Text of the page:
By Julie Samrick
As a kid I loved the thrill of returning to school after a 3-month summer break. Crisp, back to school clothes were worn with pride. Clean pencil boxes and stiff cartons of crayons were handled carefully those first few days back into the new routine.
And later, as a teacher, summer vacation was an essential recharge for the next school year. I felt the same joy every night before my first day of school then too, anxious to meet my new students, curious for the unique dynamics that would set the tone for the year to come.
To this day, I still think of the demarcation of time in terms of the traditional school year. And when I meet someone’s child I always think in terms of what grade he or she is in.
Yet it’s time we rethink the traditional school calendar that’s been in place for over a century in America and alter the much beloved summer vacation. That long break from school was originally planned for the majority, agrarian families who made up the population in the late 19th century, when as many bodies as possible were needed to harvest the crops during the long days of summer. It was more hard labor than a vacation, to be sure, but now 99% of us have other forms of livelihood; do we still need all that free time at once?
Many American school children are enriched during the summer. They may go to science camp, or more importantly they spend time with adults who offer sustained learning opportunities, sometimes simply just by being there and engaging them.
But there are plenty of American kids who are left to do, well, nothing. A friend of mine who works in the Oakland public school system says that many of her fourth grade students were sad to be out of school this year because they had nothing to do and nowhere to go this summer. For ten weeks, the television may be their only teacher and companion.
Studies show that all children lose skills gained during the previous school year, on average one month lost for every month of summer, but for kids who are not academically engaged during the summer months the loss is even more severe.
By the time students reach ninth grade, two-thirds of the academic achievement gap between peers can be attributed to the learning loss that occurs during the summer months of the elementary school years, which only compounds with each passing summer. This chasm deepens so much year after year that by high school it’s common for some kids to read at a college level while others are still reading at a second grade level.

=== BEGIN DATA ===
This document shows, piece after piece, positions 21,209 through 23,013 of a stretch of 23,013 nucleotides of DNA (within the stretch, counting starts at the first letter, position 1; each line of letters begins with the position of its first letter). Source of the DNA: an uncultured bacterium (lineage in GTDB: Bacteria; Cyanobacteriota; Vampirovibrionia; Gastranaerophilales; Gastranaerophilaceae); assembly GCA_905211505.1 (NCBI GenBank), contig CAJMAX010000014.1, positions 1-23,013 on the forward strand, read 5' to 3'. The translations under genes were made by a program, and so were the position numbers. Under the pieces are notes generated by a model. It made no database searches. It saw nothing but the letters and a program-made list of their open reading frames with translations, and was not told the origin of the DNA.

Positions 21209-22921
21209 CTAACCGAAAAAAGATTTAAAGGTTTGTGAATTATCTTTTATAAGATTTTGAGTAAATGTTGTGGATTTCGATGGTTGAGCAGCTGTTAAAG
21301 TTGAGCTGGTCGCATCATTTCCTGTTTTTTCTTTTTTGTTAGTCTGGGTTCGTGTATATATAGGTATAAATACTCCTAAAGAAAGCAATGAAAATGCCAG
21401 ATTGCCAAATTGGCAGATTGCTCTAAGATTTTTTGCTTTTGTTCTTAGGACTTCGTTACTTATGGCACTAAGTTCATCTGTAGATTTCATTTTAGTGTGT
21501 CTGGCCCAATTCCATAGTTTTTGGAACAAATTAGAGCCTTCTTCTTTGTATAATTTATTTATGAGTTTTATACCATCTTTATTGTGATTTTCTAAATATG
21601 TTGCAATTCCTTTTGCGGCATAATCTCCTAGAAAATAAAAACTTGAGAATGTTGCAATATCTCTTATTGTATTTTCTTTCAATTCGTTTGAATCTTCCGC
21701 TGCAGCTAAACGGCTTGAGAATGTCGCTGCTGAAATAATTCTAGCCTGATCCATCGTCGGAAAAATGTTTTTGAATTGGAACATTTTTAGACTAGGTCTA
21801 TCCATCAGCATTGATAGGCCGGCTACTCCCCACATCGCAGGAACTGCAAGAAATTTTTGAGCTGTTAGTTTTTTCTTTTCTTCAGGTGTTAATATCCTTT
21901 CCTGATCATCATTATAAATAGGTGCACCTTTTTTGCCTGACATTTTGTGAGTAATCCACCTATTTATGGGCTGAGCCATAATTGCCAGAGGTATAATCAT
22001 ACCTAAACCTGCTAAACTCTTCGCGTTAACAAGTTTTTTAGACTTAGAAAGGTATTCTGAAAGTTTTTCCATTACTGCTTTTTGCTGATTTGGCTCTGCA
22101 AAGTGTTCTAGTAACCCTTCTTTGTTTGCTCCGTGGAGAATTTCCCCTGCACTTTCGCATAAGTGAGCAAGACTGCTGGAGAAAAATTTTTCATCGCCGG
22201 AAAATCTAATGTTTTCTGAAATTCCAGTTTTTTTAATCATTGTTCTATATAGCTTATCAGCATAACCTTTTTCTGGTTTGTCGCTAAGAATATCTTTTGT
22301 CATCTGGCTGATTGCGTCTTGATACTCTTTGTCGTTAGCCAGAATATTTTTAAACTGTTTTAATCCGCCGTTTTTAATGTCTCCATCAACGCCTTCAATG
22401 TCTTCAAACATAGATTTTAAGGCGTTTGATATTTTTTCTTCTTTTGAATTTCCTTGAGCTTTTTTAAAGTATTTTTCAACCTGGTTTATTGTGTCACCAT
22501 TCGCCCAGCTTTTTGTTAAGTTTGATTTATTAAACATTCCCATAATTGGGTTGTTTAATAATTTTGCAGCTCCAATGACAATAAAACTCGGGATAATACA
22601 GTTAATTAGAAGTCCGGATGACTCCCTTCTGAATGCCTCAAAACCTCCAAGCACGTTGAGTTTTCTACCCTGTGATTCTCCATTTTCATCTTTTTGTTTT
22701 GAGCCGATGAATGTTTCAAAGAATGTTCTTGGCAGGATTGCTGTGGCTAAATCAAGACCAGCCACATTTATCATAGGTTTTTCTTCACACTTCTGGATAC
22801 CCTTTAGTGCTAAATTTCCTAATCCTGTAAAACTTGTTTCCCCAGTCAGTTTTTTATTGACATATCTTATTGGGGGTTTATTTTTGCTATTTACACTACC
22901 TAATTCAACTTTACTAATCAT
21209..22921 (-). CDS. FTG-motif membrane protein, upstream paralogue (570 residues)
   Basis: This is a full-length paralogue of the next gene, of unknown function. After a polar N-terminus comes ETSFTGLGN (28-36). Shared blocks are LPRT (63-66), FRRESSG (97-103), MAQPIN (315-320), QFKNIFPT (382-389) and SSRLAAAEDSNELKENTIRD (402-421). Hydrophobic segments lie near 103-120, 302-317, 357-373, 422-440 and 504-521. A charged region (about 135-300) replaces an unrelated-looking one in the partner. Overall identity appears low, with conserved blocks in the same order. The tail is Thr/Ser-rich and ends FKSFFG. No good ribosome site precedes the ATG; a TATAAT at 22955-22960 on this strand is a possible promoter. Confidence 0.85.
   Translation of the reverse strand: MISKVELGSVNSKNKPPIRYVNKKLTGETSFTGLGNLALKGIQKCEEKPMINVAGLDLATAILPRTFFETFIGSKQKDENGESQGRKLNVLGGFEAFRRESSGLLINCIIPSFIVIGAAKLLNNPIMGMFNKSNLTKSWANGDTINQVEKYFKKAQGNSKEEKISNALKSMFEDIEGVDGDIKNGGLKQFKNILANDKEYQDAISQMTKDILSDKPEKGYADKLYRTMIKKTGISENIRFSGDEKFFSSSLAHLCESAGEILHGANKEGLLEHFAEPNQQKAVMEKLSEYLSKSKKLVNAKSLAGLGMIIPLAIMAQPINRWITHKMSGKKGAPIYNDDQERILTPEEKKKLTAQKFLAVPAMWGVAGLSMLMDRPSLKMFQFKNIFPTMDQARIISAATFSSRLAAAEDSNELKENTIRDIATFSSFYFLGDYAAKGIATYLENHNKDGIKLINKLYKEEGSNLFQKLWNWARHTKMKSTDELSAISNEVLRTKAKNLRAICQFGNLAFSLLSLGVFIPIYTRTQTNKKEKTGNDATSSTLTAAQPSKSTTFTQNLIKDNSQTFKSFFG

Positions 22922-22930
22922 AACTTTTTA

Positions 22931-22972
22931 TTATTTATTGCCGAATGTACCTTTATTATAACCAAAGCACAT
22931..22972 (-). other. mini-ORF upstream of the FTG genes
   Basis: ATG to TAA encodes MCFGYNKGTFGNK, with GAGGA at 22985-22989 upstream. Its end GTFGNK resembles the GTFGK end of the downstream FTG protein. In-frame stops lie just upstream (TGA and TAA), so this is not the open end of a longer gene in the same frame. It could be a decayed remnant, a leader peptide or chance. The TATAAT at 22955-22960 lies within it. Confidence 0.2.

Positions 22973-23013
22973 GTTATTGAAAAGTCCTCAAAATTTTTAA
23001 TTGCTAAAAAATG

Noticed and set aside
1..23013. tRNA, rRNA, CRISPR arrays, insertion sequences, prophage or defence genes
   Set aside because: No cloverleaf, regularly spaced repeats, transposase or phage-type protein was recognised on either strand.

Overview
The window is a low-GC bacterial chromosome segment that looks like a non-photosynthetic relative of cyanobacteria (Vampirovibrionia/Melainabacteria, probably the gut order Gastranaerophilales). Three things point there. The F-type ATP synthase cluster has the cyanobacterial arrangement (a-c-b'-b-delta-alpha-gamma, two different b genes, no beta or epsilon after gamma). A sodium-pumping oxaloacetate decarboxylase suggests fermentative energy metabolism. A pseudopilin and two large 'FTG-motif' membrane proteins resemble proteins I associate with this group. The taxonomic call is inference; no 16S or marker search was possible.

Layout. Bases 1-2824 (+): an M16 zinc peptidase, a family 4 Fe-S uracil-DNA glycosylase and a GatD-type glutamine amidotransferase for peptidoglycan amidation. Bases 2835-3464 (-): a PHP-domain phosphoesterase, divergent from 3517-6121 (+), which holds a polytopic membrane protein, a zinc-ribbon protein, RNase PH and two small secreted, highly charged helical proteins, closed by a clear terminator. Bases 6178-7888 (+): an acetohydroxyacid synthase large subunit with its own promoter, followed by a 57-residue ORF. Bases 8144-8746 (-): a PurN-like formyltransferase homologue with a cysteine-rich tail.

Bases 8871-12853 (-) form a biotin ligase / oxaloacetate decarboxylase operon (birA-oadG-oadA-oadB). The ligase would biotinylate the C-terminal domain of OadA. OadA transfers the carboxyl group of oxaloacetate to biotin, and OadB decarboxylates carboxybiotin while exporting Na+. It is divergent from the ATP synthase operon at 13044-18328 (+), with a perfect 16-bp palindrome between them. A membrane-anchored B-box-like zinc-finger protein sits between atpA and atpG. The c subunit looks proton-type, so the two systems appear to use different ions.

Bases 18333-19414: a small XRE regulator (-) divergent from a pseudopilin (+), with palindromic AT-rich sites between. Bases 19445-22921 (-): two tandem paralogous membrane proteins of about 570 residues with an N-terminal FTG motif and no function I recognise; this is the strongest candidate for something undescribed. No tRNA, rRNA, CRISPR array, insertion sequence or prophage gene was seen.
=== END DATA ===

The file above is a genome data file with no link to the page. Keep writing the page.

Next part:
When I taught high school English before having children of my own I was constantly reminded of the reading discrepancies among my 9-12 grade college prep students.
Principal Jim Shoemake oversees a public high school in Northern California. Though he fondly remembers the summers of his own childhood, he still thinks it’s time we change the traditional school year. For one thing, “Kids today can’t just hop on their bikes and safely ride to the neighborhood creek or ice cream store and stay out all day like generations past,” he said. “That’s a long summer to just be idle.” Criminologists agree, saying juvenile crimes peak during the summer months.
Even more importantly, the principal is all too aware of the learning lost during the summer months. “I see teachers spending the first quarter of the school year just making up what was lost since the end of the previous year,” he said. He believes a 8:2 ratio would be the perfect balance, a cycle of 8 weeks of school and then 2 weeks off. “Push kids hard for 8 weeks and then let them be kids for 2 weeks,” he said.
Even if some kids do get enrichment during the summer months, wouldn’t it be nice to have year-round school with more intermittent breaks so as not to worry about the learning loss that happens to all students at some level during the long summer break?
Until then, all parents can do simple things to help kids learn and stay sharp over the summer and anytime.
- Engage your child in “brain teaser” activities. Play a game of Hangman with a simple pen and paper to work on spelling and critical thinking- short words for younger kids and longer phrases for older kids; play cards and board games together.
- Go to free library events and pick up books your child is interested in while you are there.
- Take advantage of inexpensive summer programs. Many summer camps are pricey, but churches often offer very inexpensive enrichment camps. Don’t overdo it, but sign your child up for a session.
- Stay connected to your home school. Dedicated teachers are often there working in the school garden or sprucing up the computer lab over summer. Arrange for your child to go with other friends to help.
- Keep television and other technology to a minimum.